And as much as the factions were warring over our minds during the most impressionable time in our professional development, in retrospect, their competing for our beliefs led to too many helpings of false dichotomies. Both camps had vital knowledge to share relative to addressing diseases of despair. The humanists taught theories of motivation ala Abraham Maslow who wrote: “The fact is people are good. Give people affection and security and they will give affection and be secure in their feelings and behavior.” B.F. Skinner wrote that “the ideal of behaviorism is to eliminate coercion: to apply controls by changing the environment in such a way as to reinforce the kind of behavior that benefits everyone.” These contrasting, but not all that incompatible, views proved to be a wonderful bell-weather of the waxing and waning of principles in and out of favor over the years in the field of health promotion. “Motivational Interviewing” with its quest for intrinsic motivation and higher purpose has a humanistic tilt to be sure. “Choice architecture” and other behavioral economics principles relating to our predictably irrational decision-making certainly smack of Skinnerian operant conditioning. And don’t get me started on the calculating genius behind our addiction to smart technology. Variable interval schedules anyone?
Where the humanists and behaviorists may diverge the most relates to the premise that extinguishing a maladaptive behavior is simply a function of substituting in healthy behaviors. I taught my first smoking cessation class in 1985, and dealing with cravings, changing routines, planning avoidance tactics and, of course, lots of carrots were replacement staples. Having recertified as a health coach just a few years ago, I’m mindful that some of the basics of distraction and avoidance haven’t changed much, and now I’m skeptical that carrots were ever much help.
“The drug’s chemical grip on our brains is nestled up alongside our search for happiness, our economic status and our sense of fulfillment or emptiness. In this context, the quest for a “replacement behavior” seems crazy-making.”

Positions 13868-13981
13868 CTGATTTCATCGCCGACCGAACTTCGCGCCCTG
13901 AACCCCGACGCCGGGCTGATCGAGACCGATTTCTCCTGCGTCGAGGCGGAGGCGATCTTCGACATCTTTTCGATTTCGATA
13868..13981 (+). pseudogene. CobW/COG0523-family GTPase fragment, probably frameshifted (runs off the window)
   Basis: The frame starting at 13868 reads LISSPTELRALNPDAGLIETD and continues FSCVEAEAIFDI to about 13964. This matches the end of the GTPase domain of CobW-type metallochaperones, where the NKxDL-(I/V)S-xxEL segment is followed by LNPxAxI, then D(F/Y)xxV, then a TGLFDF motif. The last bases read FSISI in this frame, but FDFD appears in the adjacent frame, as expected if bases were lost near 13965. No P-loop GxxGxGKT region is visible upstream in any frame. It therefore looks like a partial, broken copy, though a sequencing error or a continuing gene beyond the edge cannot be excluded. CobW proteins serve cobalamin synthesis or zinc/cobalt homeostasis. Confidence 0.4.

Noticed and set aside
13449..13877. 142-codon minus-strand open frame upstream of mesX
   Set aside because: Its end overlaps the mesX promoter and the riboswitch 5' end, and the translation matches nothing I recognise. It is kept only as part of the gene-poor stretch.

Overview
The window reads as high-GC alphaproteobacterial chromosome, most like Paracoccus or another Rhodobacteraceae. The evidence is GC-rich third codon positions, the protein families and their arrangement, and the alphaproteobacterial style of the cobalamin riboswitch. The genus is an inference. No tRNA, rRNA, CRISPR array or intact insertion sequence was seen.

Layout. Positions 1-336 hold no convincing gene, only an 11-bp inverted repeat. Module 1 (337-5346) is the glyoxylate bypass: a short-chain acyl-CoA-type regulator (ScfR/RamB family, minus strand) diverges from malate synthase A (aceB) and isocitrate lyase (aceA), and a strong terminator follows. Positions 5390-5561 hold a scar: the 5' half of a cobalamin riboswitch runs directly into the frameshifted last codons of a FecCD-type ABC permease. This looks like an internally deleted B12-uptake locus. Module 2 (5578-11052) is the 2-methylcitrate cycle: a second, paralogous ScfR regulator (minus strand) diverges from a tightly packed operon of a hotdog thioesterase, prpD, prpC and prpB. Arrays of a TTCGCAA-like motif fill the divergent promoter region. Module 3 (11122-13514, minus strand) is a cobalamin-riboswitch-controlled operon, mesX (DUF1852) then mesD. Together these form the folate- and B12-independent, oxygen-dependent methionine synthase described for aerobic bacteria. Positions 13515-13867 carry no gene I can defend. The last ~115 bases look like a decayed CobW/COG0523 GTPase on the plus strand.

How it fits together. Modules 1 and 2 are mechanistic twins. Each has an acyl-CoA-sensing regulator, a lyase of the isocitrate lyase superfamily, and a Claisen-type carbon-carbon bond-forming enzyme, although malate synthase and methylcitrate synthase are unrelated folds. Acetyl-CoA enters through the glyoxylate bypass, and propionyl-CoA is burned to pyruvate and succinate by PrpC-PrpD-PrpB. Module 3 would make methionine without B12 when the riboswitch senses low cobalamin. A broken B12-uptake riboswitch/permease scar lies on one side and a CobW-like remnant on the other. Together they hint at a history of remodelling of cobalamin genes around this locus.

For some, beating tobacco addiction may well be a contest of willpower where angels, demons and self-talk flail away and the addict finally catches a break with the right mix of Skinnerian contingencies of reinforcement. But for most, a disease of despair is rooted in a humanistic milieu of that which makes us who we are. The drug’s chemical grip on our brains is nestled up alongside our search for happiness, our economic status and our sense of fulfillment or emptiness. In this context, the quest for a “replacement behavior” seems crazy-making. As Johnson argued about replacement behaviors and alternative tactics: “… when a problem behavior is targeted for removal from a repertoire, an objective that is probably infrequently attained in any complete sense, there is no hole in the repertoire that then needs to be filled. Time that previously was spent engaging in the problem behavior will now be spent engaging in other behavior that is most likely already in the repertoire.” My Skinnerian’s take on Johnson’s point is that my life better have some decent secondary reinforcements in queue if I’m about to forfeit a primary source of pleasure. Carrots probably won’t cut it. So I’m relieved that my humanistic side reminds me that no man is an island.
‘No Man is an Island’ by John Donne
No man is an island entire of itself; every man
is a piece of the continent, a part of the main;
if a clod be washed away by the sea, Europe
is the less, as well as if a promontory were, as
well as any manner of thy friends or of thine
own were; any man’s death diminishes me,
because I am involved in mankind.
And therefore never send to know for whom
the bell tolls; it tolls for thee.
Devotions upon Emergent Occasions
As much as disease prevention can feel like a Sisyphean job, I take my inspiration from leaders like Harry Lando. When it comes to pushing a boulder up hill, Lando defines the word tireless. Read on for a full version of this editorial which includes an interview with Harry Lando as part of a special issue of the American Journal of Health Promotion dedicated to the science of smoking control. From what’s working via Quit-Lines for adults to using nicotine replacement therapy (NRT) with kids and from an examination of e-cigarettes to the application of the socio-ecological framework, this issue reflects remarkable creativity, a commitment to continuous improvement and some edifying success stories in tackling tobacco addiction.
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 Trust for America’s Health and the Well Being Trust, “Pain in the Nation Update: Deaths from Alcohol, Drugs and Suicide reach the highest level ever recorded.” 1730 M Street, NW, Suite 900, Washington, DC 20036. http://healthyamericans.org/assets/files/TFAH-2018-PainNationUpdateBrief-FINAL.pdf (accessed, 2/23/18)